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23andMe Updated their Maternal Haplogroup Report



23andMe has updated their maternal haplogroup report. The redesigned version places customers’ own ancestral stories within the context of the broader human story.

A haplogroup is the term scientists use to describe a group of mitochondrial or Y-chromosome sequences that are more closely related to one another than to other sequences. The term haplogroup is a combination of the word haplotype and group.

Haplogroup refers to one of two things (in this context). If you are female, then it refers to the DNA sequence of your mitochondrial DNA. A mother passes her mitochondrial DNA (mtDNA) to all of her children. Her sons and daughters both inherit her mtDNA, but only the daughters can pass it on to the next generation.

Mitochondrial DNA is also called mtDNA. It is found in the mitochondria (which is part of a cell). The mitochondria has been called the “powerhouse of the cell” because it converts energy from food into a form that cells can use.

The mitochondrial DNA contains 37 genes, all of which are essential for normal mitochondrial function. Thirteen of these genes provide instructions for making enzymes involved in oxidative phosphorylation. The rest of the genes provide instructions for making transfer RNAs (tRNAs) and ribosomal RNAs (rRNAs). The rRNAs help assemble protein building blocks into functioning proteins.

If you are male, haplogroup can refer to the DNA sequence of your Y-chromosome. The Y-chromosome is passed down from fathers to their sons. Fathers do not pass their Y-chromosome to their daughters. Sons will pass a Y-chromosome to their own sons.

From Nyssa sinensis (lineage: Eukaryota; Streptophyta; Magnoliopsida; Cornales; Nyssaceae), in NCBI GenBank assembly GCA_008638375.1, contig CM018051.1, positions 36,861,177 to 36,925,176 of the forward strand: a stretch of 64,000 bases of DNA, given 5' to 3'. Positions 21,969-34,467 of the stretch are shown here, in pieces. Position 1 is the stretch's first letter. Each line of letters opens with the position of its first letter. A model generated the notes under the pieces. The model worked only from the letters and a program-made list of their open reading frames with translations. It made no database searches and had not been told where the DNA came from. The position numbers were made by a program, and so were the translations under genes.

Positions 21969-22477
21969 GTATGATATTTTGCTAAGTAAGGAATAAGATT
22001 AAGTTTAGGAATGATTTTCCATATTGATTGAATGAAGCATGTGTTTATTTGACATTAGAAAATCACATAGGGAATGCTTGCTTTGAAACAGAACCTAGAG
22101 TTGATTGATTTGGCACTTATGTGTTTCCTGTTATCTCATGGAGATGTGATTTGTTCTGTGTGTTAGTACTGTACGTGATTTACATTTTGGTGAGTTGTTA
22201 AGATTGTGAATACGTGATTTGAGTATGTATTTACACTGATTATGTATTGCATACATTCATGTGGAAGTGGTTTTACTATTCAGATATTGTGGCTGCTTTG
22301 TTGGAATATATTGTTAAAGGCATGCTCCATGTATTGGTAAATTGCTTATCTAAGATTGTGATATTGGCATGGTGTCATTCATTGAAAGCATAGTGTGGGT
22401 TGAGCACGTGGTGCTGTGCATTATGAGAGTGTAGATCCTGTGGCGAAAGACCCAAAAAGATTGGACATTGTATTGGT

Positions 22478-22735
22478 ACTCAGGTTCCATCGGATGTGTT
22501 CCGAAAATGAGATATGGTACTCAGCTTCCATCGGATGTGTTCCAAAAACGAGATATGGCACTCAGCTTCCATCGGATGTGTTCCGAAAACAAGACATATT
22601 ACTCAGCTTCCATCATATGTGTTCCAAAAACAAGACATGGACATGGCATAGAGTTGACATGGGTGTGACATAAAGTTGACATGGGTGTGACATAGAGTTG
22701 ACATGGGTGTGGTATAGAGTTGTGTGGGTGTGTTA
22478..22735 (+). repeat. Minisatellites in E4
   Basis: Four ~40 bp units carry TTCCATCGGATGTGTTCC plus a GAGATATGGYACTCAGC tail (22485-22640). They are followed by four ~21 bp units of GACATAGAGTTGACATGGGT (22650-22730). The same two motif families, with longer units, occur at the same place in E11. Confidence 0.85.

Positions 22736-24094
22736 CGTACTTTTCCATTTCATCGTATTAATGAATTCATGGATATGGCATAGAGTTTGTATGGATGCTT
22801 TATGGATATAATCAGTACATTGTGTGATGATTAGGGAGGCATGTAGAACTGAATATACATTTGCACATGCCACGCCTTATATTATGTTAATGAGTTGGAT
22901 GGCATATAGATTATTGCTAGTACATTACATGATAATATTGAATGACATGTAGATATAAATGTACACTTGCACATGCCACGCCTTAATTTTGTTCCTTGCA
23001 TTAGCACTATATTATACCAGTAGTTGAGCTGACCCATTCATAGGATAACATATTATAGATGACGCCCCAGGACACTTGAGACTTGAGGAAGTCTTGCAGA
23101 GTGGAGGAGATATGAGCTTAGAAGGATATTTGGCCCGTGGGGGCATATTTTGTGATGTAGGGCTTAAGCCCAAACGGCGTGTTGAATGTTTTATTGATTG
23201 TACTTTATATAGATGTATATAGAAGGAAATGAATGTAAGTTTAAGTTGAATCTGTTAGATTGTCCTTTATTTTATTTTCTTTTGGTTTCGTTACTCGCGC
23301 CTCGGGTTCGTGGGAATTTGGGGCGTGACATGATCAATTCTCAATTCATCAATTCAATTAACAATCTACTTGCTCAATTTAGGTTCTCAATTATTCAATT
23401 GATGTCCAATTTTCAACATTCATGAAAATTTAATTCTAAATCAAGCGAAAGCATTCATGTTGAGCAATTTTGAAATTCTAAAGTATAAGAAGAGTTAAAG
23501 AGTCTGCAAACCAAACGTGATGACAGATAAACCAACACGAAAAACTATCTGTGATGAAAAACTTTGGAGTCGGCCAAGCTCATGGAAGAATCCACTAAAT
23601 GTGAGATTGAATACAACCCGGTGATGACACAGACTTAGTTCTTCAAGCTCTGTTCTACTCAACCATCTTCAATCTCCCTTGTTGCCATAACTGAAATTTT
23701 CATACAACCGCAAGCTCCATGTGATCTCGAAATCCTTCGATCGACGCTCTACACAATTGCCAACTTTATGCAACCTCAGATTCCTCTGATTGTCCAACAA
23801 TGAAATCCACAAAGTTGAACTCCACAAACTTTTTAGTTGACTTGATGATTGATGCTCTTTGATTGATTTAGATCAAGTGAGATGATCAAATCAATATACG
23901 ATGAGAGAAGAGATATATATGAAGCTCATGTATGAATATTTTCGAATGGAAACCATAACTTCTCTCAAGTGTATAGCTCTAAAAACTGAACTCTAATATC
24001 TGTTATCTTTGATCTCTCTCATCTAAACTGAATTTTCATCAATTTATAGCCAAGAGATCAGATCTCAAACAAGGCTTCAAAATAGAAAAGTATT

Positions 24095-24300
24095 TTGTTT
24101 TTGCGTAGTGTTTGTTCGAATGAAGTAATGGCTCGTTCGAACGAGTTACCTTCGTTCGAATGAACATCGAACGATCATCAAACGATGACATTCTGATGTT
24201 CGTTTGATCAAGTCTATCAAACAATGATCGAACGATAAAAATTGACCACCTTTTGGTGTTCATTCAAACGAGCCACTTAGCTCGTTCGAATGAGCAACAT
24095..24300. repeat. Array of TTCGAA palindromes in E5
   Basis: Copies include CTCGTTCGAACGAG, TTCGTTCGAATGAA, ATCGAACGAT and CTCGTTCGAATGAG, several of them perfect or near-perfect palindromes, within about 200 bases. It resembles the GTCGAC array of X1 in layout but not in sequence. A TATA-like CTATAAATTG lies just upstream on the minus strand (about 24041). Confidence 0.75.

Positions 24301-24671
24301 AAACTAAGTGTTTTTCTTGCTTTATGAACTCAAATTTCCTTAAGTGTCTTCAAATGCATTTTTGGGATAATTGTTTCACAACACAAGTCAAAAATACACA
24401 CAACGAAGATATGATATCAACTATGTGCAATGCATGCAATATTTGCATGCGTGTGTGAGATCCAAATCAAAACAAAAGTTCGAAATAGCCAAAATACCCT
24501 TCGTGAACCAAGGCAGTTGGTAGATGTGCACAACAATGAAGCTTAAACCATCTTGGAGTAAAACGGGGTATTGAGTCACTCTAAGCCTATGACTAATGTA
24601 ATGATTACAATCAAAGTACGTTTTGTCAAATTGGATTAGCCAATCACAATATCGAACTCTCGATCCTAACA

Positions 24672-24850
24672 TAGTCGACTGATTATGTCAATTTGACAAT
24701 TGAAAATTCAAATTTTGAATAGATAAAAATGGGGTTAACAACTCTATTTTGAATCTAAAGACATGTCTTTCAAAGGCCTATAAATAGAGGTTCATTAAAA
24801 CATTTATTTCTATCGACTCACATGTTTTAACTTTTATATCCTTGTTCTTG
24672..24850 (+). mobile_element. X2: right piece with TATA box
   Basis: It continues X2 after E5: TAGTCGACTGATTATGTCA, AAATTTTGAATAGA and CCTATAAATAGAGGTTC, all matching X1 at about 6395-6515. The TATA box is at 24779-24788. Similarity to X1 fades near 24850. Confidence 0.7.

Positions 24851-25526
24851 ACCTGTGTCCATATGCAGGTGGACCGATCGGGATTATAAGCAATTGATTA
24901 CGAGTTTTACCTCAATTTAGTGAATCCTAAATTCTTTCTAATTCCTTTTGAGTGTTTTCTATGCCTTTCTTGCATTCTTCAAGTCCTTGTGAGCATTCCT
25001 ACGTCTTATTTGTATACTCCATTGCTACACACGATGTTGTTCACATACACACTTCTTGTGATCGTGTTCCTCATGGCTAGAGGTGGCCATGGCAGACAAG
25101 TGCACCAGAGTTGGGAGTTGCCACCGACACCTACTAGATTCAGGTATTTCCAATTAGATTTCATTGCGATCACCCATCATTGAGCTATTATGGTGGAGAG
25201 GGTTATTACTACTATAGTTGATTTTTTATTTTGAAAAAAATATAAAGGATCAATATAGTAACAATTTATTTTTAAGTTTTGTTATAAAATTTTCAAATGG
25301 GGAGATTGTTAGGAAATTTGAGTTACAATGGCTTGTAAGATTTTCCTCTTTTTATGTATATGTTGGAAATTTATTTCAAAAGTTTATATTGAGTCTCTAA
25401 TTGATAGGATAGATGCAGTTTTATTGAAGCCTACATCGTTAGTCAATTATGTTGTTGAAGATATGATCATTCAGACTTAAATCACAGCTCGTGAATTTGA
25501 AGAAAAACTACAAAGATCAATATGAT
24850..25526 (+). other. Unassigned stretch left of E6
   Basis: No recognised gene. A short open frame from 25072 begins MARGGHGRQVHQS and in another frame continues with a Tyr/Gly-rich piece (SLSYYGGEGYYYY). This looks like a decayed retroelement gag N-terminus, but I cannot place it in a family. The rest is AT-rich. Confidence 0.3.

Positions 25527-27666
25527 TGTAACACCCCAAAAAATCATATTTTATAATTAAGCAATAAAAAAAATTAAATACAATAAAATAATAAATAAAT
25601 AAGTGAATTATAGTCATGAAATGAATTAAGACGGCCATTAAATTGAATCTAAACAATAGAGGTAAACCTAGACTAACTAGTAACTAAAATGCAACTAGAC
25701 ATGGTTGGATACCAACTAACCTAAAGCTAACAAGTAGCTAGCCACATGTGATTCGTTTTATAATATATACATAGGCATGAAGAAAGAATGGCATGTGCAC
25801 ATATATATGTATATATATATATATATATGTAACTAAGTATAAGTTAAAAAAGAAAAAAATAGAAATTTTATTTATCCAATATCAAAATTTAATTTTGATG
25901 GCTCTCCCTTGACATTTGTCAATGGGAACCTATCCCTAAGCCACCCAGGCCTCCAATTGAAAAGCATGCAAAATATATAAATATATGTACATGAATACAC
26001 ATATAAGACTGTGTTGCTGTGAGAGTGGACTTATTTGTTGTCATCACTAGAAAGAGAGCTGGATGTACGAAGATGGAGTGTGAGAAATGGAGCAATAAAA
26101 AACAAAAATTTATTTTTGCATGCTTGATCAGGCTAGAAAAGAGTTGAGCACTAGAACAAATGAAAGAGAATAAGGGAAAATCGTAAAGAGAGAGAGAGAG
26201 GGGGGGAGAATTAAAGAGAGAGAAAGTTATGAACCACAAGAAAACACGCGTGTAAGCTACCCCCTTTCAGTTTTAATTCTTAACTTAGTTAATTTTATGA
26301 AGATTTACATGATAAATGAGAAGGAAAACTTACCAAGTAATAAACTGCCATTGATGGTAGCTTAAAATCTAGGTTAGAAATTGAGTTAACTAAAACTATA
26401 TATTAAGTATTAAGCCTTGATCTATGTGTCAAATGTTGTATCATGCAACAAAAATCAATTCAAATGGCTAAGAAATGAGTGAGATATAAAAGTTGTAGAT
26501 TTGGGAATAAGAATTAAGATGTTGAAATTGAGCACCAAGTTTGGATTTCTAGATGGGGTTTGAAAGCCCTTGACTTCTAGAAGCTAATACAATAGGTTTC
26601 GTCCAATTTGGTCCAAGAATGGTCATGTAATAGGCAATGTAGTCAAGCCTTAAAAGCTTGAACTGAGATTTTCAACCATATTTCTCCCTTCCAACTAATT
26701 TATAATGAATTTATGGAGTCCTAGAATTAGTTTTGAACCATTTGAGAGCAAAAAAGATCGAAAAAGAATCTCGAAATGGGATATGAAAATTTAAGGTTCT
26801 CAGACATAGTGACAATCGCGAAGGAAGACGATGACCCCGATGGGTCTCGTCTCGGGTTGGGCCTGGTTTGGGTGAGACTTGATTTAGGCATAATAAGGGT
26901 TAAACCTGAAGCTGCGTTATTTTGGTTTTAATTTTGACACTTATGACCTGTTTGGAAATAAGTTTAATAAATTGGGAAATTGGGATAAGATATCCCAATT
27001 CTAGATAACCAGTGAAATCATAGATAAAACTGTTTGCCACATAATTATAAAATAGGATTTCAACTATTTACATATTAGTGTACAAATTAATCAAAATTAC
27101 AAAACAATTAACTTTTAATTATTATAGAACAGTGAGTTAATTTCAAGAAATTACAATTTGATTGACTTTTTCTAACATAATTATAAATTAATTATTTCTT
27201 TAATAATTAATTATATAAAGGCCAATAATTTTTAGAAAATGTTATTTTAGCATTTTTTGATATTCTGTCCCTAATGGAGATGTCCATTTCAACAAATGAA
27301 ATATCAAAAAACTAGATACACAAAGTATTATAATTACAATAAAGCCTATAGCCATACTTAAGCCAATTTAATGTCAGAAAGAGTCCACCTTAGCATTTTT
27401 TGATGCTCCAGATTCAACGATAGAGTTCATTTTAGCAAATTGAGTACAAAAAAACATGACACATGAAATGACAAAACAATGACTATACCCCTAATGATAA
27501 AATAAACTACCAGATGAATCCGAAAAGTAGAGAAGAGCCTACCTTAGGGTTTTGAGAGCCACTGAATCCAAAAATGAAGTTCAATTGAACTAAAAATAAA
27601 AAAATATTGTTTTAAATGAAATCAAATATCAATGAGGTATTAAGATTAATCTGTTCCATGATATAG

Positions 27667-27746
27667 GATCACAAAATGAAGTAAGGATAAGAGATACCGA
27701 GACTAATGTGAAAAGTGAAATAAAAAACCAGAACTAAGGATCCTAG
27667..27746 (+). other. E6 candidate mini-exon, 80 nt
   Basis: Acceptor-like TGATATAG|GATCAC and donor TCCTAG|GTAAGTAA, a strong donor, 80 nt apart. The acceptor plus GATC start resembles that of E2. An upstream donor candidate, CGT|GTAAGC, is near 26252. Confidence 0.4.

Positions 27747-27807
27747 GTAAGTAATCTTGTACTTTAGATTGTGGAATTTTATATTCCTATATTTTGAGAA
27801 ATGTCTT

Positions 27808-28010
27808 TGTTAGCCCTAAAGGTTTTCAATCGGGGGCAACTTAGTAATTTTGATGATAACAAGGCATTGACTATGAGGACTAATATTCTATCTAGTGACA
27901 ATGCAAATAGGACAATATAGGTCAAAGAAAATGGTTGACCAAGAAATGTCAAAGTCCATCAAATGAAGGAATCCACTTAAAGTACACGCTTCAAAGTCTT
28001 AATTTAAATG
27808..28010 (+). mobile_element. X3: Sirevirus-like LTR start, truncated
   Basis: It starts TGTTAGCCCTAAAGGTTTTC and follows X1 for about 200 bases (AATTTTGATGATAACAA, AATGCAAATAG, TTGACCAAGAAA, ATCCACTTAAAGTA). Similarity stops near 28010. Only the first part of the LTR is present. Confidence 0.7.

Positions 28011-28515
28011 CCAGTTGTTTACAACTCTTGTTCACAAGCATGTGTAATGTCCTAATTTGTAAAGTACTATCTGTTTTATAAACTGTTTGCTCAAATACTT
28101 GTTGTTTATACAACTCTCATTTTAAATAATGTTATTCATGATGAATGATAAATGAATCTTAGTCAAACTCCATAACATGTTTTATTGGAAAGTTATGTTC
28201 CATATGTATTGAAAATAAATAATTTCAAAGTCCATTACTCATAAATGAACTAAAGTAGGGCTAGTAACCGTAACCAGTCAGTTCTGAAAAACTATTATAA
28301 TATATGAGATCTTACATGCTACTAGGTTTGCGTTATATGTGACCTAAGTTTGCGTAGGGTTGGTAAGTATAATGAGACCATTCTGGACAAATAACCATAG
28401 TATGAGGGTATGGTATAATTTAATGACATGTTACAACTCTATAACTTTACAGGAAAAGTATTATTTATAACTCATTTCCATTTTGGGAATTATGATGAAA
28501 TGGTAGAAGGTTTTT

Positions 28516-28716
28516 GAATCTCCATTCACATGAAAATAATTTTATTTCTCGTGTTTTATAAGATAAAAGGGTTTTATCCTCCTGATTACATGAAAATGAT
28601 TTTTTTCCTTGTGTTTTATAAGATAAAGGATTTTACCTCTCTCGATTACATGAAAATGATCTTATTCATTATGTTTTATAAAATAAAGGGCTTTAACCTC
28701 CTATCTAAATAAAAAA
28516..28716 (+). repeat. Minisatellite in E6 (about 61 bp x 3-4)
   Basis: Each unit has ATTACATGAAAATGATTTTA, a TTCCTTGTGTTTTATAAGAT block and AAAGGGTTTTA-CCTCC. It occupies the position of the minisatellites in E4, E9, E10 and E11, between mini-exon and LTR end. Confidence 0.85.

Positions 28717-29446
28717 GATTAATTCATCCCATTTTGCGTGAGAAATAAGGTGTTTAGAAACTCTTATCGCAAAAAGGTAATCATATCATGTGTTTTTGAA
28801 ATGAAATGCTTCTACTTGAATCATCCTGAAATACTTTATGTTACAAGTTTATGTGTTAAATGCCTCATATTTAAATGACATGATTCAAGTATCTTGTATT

Put this all together, and it means that your haplogroup provides information about about your ancestors. Your Paternal Haplogroup report tells you about your paternal-line ancestors. Your Maternal Haplogroup report tells you about your maternal-line ancestors.

It is possible for 23andMe to provide a Maternal Haplogroup report to both women and men – because everyone inherits mtDNA from their mothers. But, 23andMe can only provide a Paternal Haplogroup Report to men (because women do not have a Y-chromosome).

23andMe just released a redesigned version of their Maternal Haplogroup report. It now places customers’ own ancestral stories within the context of the broader human story.

First, 23andMe determines each customer’s maternal haplogroup by looking at the genetic markers in their mtDNA. Next, they walk each customer, step by step, through the points where their maternal line branched off from others over thousands of years. The updated Maternal Haplogroup Report lets you know if you share a maternal haplogroup with a notable individual, or groups of individuals, in history.

Related Articles at FamilyTree.com:

* 23andMe Explains their Genetic Health Risk Reports

* FDA Allows 23andMe to Sell Genetic Tests for Disease Risk to Consumers

* 23andMe Releases Genetic Weight Report

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